Four separate stories, four different lives in the wake of the perfect storm. The choices we make are building the new face of humanity. Each day we struggle to survive. No more news, no Hollywood and no political finger pointing. Now the lights are out, water stopped running, this is Our World.
Its been some time since I have made an entry. We are fitting in well here. There has been no storm since the previous. We have put together a school house that a few of the women were so gracious enough to lead. Connor goes to school now. Though the curriculum is a little advanced without tv and other distraction we are free to work on his studies for most of the day. This opportunity makes me very emotional and I am just so grateful each day that we are a part of this community.
Community. That was the key all along. After roughing it for so long I became bitter with the idea of community. We were pushed out of a few early on because I had a young boy and didnt garner and skills useful to our world. We were simply two more mouths to feed. I took on that loner attitude. That, sort of, I can do it all myself sort of mindset. When I look back I can see it was killing me. Carrying Connor on my back, literally, as we trekked miles of forest.
There were purposeful incisions made into communities. Divisions put in place by a newer type of segregation. Instead of black and white we were fed a left and right. Or a liberal, conservative. Another line in the sand for us to sneer across at one another. This was how we fell. It wasn’t government debt, war, corporations. No. It was the fact that my fellow Americans, myself included, didnt grab somebody by the back of the neck and tell them to wise up or it was gonna really start to hurt!
Sprouts. We are harnessing all of the sun we can get for these sprouts. All of our window sills are filled with the home made seed starters we created. These plants will feed us all summer. We will can up the remainder and have some resources for the coming winter. For now though we nurture these plants as though they were our own flesh and blood. The girls have been great about it. They are just the right age to enjoy and get wrapped up in the gardening process.
I sure hope their future will only be enriched by the experience of having a garden and not become incumbent on it. A recreational garden can be very rewarding. I grew up in the country. My father was a peanut farmer. I know. The point I am making is when your lively hood is left to the whims of crop and nature it can be a scary life to lead. I would much rather my daughters have the ability to procure food from other sources than their own sweat and labor.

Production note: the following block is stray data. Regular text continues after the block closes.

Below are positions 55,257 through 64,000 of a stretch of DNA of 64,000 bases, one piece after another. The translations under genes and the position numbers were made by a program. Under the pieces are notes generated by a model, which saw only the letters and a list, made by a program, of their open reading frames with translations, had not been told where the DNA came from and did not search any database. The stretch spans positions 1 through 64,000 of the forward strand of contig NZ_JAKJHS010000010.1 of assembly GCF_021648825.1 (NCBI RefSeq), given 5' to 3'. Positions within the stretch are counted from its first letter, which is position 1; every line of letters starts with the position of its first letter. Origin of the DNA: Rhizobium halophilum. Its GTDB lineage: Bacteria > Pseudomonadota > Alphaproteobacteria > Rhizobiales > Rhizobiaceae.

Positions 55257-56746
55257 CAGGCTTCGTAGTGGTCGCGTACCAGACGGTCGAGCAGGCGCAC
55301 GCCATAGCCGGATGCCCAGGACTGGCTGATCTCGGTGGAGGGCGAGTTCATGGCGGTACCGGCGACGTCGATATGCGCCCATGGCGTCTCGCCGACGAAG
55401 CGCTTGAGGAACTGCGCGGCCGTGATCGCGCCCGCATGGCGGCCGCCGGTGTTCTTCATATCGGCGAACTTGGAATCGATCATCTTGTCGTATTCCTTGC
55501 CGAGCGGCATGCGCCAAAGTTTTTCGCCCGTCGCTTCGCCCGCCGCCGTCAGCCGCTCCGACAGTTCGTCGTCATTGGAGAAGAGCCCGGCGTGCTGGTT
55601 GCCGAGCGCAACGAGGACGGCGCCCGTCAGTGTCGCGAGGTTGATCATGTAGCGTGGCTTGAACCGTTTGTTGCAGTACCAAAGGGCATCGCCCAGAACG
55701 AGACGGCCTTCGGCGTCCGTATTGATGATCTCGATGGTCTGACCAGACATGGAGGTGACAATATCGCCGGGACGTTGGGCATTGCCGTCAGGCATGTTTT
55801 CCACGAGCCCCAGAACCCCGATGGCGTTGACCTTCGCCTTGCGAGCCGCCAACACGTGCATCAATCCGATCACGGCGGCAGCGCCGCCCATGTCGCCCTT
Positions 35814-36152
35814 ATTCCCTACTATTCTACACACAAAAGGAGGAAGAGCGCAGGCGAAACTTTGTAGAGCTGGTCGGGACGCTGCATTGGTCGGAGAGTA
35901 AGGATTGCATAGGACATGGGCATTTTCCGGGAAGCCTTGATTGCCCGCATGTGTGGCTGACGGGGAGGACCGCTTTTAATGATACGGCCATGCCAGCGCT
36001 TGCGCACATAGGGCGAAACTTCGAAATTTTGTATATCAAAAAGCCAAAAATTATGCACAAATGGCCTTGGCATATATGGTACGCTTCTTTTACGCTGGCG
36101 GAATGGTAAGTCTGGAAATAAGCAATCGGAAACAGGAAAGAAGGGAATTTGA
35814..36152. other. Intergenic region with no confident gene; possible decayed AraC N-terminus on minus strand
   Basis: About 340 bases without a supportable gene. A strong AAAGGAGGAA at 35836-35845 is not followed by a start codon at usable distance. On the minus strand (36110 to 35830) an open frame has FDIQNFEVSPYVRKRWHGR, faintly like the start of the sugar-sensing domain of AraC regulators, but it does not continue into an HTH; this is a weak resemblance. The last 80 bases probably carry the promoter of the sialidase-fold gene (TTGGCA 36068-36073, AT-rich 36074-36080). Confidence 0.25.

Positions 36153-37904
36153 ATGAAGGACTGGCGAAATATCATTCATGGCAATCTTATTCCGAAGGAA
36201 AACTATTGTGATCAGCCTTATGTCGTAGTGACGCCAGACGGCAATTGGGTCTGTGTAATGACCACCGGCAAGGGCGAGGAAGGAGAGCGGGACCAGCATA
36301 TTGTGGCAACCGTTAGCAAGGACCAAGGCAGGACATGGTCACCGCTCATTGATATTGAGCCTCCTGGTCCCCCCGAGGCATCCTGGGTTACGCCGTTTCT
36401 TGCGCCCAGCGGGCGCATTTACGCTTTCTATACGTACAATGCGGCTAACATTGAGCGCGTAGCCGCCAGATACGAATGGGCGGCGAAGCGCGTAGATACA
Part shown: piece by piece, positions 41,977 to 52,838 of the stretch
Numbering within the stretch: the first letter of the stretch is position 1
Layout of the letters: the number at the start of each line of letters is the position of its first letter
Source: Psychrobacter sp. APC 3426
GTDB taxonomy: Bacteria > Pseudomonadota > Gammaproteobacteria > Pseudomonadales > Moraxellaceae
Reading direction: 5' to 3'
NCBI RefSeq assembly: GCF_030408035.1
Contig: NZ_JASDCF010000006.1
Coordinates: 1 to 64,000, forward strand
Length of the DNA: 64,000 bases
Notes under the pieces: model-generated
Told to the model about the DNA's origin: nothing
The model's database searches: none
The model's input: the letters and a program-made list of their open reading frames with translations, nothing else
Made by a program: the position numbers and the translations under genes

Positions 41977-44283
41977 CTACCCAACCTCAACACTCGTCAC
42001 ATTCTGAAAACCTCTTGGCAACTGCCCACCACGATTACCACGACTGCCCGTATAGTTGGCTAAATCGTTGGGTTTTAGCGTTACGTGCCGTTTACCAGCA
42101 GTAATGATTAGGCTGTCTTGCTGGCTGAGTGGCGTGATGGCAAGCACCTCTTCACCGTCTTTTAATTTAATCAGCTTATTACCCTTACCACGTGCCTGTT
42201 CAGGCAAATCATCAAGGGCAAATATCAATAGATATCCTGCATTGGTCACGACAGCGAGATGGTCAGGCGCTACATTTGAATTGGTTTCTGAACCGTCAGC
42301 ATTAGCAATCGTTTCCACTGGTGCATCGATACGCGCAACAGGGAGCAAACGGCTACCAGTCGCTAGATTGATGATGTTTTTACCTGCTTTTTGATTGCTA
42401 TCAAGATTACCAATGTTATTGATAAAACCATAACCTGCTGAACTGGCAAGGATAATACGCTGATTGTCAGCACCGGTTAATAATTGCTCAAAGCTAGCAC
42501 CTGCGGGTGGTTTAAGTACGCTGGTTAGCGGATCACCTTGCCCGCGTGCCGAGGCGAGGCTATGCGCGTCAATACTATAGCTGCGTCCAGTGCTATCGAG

Still, we are comfortable here. For now. I would like to get out and meet some of the people in my neighborhood. Many faces have changed. The only thing is, approaching a home in our world is not what it used to be.
Philadelphia is on fire. Center city is burning just so folks can keep warm. You realize it is early spring and the nights are still in the mid 30’s. What few trees were around have now been burned and we are literally ripping the walls out of abandoned homes to burn. The mood in the city is just dead. It’s as if the whole lot of us saw the tanks roll out and each of us knows we blew it. Whatever they were here for didn’t matter cuz now they were gone and most of us knew in our hearts they weren’t coming back.
I imagined the new government forming and officials in some secret bunker somewhere were dispatching aid to larger cities. Scratching off those, like ours, that simply didn’t comply. I could see the graphite of the pencil rubbing over PHILADELPHIA. Lost to the distribution of limited resources.
It made me think more about our plan to train the people. To stop the violence in the city. It was rare that you heard a gun scream off in the distance. Most of the ammo had been expended stealing others’ goods. That mean barring any major weapons hand to hand combat would be king. Dan and I had the tools to make it work for us and we would.
I felt like some German military official in the late 1930’s. The little Hitlers were all huddled over their trays eating. Hands clasped, I was praying that the bomb was close enough to kill. I could see them from a closet door at the back of the cafeteria. It was risky because in order to reach this vantage point I had to go outside. There was always the chance of being seen and then, cover blown. Still I enjoyed the view.
First came the fire almost like a dragons burp. Their eyes. Their eyes were just priceless. I enjoyed so much watching that look on their face. Utter disbelief. I am sure a look that they experience on a daily basis from the drug addled “products” they put up to the highest bidder. After the fire came the glass and metal. It cut deep and with it came great force. Men, if you could call them that, were burst from their seats. Food exploded all over their clothes. It was epic.
As they lay their trying to move I thought. Now that they were splayed out like this, covered in their lunch, it might be fun to take them out to desert and let the wolves tear them apart throughout the cold night. It would be a reasonable death for such scum.
My heart was hardening and I could feel it. Like a small black hole forming in my left ventricle it was sucking out my humanity. I had to draw the line. I could not become one of them. I left the view. Left them to suffer.